Saves time and money

Software tests must be repeated often during development cycles to ensure quality. Manually repeating these tests is costly and time-consuming. Though automation may require an initial investment, it can save money in the long run to become more cost-effective.

Higher Test Coverage

Among the many advantages of automation testing, this one stands out. By automation, QAs can execute a much larger number of test cases. More tests ensure maximum coverage of requirements and features in every test cycle.

Wider test coverage increases the likelihood of identifying bugs, which prevents avoidable issues from escaping into production and contributing to a low-grade user experience.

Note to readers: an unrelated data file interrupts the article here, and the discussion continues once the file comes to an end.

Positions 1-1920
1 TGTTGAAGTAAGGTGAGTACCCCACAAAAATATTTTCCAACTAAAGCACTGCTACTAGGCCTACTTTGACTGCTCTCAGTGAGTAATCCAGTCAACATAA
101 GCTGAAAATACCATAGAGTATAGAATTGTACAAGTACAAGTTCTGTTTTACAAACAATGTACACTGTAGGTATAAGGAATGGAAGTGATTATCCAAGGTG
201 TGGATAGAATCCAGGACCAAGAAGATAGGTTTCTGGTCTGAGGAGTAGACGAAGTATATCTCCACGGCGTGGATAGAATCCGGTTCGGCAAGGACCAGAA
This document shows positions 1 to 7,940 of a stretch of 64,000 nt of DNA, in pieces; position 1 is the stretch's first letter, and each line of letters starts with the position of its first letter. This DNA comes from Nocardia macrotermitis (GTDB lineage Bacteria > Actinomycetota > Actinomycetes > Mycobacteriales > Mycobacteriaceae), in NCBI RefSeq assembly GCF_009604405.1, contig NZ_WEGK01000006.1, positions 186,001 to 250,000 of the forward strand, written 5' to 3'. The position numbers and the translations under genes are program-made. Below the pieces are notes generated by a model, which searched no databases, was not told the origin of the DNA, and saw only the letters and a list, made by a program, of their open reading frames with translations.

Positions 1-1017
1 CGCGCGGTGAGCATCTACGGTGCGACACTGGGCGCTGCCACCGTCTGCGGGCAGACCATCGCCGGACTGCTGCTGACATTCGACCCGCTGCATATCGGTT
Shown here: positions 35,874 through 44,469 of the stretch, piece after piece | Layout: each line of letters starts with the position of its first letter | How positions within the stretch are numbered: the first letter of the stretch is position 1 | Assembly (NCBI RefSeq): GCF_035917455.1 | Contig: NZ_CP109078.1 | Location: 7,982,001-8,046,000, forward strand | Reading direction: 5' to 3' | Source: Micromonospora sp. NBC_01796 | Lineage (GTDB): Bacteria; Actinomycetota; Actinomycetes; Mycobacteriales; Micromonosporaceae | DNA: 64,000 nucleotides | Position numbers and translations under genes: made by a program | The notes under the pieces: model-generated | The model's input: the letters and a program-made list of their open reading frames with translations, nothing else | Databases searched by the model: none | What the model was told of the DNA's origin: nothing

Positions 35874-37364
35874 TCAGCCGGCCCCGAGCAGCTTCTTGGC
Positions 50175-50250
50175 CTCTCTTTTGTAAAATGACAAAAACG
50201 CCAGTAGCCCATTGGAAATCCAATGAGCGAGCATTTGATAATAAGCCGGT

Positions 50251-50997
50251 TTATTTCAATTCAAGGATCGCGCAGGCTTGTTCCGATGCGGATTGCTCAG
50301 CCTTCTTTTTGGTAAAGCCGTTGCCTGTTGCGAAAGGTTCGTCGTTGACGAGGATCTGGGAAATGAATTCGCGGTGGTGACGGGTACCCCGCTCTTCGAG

Improved Accuracy

Even the best testing engineer will make mistakes during manual testing. Manual testers cannot be expected to deliver 100% accurate results. People get tired, miss steps, and make other errors. Automation, however, runs a script perfectly every single time, and records results in the exact detail it has been instructed to.

Detailed reporting capabilities

Automation testing uses well-crafted test cases for various scenarios. These scripted sequences can be incredibly in-depth and provide detailed reports that simply wouldn’t be possible when done by a human. Not to mention providing them in a shorter amount of time.

Improved bug detection